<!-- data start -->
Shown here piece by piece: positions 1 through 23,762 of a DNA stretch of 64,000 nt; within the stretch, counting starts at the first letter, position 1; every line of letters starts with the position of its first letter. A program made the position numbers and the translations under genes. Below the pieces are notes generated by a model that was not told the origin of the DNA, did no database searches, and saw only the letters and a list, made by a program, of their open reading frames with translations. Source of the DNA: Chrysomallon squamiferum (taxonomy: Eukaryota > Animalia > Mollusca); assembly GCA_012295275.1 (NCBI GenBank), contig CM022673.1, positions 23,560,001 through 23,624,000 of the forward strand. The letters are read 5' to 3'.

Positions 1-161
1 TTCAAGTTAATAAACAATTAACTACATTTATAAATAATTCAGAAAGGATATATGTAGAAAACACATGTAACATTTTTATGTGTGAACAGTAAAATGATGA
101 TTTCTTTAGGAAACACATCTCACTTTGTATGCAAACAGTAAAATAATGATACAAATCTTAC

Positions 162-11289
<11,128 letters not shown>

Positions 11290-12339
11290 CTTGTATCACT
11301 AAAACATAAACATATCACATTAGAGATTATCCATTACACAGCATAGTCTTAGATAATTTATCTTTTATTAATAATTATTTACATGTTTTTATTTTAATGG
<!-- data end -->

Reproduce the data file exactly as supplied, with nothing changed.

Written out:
Shown here piece by piece: positions 1 through 23,762 of a DNA stretch of 64,000 nt; within the stretch, counting starts at the first letter, position 1; every line of letters starts with the position of its first letter. A program made the position numbers and the translations under genes. Below the pieces are notes generated by a model that was not told the origin of the DNA, did no database searches, and saw only the letters and a list, made by a program, of their open reading frames with translations. Source of the DNA: Chrysomallon squamiferum (taxonomy: Eukaryota > Animalia > Mollusca); assembly GCA_012295275.1 (NCBI GenBank), contig CM022673.1, positions 23,560,001 through 23,624,000 of the forward strand. The letters are read 5' to 3'.

Positions 1-161
1 TTCAAGTTAATAAACAATTAACTACATTTATAAATAATTCAGAAAGGATATATGTAGAAAACACATGTAACATTTTTATGTGTGAACAGTAAAATGATGA
101 TTTCTTTAGGAAACACATCTCACTTTGTATGCAAACAGTAAAATAATGATACAAATCTTAC

Positions 162-11289
<11,128 letters not shown>

Positions 11290-12339
11290 CTTGTATCACT
11301 AAAACATAAACATATCACATTAGAGATTATCCATTACACAGCATAGTCTTAGATAATTTATCTTTTATTAATAATTATTTACATGTTTTTATTTTAATGG